Us Kids: “Mommy, What’s ‘get drunk’ mean?”

Mom: “It means drinking a lot.”

Us Kids: “Oh, like too much kool aid?”

Mom:  “Yes. Exactly.”

A moment of silence and then the chorus comes back on “Why don’t we get drunk and screw?”

Us Kids: “So does screw mean go to the bathroom?  If he drank a lot of kool aid, he would have to pee.”

Mom:  “Yes.  That’s exactly what that means.”

Because of that glorious little fast forward button, that cassette tape hardly ever played that song.  We never had a chance to really ask that question.  Even if we had asked the question, I wonder if we would have understood the answer.

The scary thing for me is that the radio plays much more intense things now.  That would have been considered mild today.  Would have and is… It’s not just the radio though.  As the article points out, it’s tv too.  There’s so much that is said and it’s as if we forget that the English language is fortunate enough to have THOUSANDS of words to describe so many different things.  But pop culture seems to dictate speaking in text talk, hash tags, and with a profanity laced dialogue (or monologue depending on the person) that once upon a time would have made a sailor blush.

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Even today, when we were driving home, Daft Punk’s “Get Lucky” came on and she was soon singing along in the back seat “We’re up all night to get lucky.”  Either I have a dirty mind or she’s singing something she has no idea about.  I felt like a prude.  The song has an awesome beat and you can’t help but want to dance to it, no matter where you are.  I like it.  It’s on almost every radio station every ten minutes or so.  You can’t avoid it.   What does that mean as a mom?  Do I resort to censorship until she’s old enough to have a better understanding even though the very thought of censorship makes me feel a little nauseated?  Do I put her at a disadvantage, even at 4, because trust me, the kids know what is cool at 4.  Or do I just go along and pretend like it’s nothing until she asks?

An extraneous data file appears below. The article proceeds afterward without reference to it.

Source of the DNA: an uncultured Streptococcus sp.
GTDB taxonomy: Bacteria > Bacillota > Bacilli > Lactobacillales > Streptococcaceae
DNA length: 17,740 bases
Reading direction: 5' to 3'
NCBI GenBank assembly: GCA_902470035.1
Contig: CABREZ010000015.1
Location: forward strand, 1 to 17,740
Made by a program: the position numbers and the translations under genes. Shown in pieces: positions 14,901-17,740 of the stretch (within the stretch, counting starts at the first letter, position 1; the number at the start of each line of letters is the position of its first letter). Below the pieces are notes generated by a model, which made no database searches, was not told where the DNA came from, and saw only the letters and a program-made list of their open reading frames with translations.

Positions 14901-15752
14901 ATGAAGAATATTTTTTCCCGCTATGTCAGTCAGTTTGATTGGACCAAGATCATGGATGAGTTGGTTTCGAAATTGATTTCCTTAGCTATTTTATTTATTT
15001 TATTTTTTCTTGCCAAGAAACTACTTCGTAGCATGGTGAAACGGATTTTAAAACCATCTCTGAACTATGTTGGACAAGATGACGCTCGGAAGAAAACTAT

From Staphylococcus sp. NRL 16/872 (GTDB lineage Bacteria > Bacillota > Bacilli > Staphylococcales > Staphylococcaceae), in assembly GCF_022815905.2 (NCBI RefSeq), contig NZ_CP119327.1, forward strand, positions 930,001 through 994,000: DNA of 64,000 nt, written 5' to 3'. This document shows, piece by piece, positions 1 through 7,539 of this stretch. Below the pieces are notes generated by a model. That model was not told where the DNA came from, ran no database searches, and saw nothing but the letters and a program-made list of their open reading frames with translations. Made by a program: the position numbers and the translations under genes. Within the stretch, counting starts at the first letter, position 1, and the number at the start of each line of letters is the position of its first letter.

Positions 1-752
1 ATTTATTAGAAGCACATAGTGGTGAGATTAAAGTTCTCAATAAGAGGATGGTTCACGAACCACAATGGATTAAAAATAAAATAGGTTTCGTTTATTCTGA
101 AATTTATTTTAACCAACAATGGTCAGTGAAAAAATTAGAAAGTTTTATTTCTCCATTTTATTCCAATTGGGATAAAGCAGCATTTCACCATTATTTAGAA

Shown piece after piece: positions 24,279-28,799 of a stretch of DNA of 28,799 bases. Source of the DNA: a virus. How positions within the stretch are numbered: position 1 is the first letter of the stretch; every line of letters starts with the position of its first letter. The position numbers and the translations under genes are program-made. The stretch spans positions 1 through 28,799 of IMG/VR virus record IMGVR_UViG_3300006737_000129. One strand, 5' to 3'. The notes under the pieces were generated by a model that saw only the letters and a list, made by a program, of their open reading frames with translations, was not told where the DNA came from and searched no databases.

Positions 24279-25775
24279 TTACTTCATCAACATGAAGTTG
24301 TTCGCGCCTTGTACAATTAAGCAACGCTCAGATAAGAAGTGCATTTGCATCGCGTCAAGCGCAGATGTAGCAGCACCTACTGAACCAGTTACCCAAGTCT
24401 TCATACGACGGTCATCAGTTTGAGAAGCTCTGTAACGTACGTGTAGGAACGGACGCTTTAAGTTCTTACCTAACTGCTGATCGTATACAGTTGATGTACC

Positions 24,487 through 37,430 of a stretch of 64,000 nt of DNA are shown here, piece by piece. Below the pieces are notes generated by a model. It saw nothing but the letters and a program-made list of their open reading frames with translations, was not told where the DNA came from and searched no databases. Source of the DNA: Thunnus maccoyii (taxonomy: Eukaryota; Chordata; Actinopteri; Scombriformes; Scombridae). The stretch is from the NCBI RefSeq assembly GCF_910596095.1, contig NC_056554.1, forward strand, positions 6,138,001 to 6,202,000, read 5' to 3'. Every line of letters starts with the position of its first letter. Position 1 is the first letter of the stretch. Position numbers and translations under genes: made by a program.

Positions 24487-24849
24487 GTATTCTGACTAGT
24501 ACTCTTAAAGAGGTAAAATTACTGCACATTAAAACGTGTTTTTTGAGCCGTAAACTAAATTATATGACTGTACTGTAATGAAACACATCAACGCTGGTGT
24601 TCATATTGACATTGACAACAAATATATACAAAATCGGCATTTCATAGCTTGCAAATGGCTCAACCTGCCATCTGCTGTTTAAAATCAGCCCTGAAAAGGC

It’s such an odd question to have to deal with. I will not worry too much about it right now but I will turn off the more “suggestive” songs (read “Blurred Lines”) even if I want to listen.  I’ll blast them when I’m driving to and from work.   In the mean time, I will continue to play the Beatles, big bands, and folk music mixed in with the occasional top 40 radio station that incessantly plays the same five songs over and over and over and over and over and over…

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Filed under Culture, Tales of Parenthood